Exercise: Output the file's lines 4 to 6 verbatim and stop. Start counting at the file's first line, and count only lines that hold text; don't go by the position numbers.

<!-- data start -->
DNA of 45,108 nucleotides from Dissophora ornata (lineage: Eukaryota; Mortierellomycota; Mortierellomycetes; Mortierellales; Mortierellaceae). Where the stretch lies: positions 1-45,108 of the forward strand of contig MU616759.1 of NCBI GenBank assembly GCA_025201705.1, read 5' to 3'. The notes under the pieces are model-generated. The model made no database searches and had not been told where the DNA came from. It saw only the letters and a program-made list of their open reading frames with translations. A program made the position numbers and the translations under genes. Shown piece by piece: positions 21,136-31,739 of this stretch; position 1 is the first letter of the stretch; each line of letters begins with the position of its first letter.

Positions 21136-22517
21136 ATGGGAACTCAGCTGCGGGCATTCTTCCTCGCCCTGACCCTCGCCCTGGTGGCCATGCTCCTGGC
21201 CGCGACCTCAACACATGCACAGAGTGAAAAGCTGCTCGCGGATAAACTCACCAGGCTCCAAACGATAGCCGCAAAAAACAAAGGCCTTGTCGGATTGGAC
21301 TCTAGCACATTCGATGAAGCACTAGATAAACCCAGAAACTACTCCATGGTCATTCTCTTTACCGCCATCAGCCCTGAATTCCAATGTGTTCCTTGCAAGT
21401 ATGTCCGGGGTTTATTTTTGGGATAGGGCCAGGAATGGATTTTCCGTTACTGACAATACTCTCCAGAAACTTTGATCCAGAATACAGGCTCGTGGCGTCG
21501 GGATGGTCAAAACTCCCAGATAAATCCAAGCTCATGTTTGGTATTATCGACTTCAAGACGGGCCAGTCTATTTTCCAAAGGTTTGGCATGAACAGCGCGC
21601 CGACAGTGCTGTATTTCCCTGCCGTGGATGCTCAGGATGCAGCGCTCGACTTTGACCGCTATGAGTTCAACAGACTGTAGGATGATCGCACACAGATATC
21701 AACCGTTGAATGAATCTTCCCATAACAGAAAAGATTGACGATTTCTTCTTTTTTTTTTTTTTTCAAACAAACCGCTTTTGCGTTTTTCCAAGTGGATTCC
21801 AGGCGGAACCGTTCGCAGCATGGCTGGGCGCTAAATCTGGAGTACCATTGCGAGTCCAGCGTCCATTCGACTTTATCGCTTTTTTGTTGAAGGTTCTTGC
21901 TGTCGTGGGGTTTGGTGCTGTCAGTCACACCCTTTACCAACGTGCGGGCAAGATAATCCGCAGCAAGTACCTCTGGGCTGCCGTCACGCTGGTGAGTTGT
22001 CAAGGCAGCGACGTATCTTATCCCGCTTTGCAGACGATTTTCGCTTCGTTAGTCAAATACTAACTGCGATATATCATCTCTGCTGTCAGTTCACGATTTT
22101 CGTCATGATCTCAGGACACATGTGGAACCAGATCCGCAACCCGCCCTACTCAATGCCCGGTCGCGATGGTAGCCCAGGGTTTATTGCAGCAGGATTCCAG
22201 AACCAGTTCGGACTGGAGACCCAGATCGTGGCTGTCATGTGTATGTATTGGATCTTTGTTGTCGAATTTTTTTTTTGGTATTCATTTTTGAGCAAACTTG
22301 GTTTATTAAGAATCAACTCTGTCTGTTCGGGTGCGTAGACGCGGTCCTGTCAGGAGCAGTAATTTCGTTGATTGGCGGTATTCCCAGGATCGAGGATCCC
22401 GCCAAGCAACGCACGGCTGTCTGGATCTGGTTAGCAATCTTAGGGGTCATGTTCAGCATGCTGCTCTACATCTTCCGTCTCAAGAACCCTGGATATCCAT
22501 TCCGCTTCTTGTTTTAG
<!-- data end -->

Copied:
21201 CGCGACCTCAACACATGCACAGAGTGAAAAGCTGCTCGCGGATAAACTCACCAGGCTCCAAACGATAGCCGCAAAAAACAAAGGCCTTGTCGGATTGGAC
21301 TCTAGCACATTCGATGAAGCACTAGATAAACCCAGAAACTACTCCATGGTCATTCTCTTTACCGCCATCAGCCCTGAATTCCAATGTGTTCCTTGCAAGT
21401 ATGTCCGGGGTTTATTTTTGGGATAGGGCCAGGAATGGATTTTCCGTTACTGACAATACTCTCCAGAAACTTTGATCCAGAATACAGGCTCGTGGCGTCG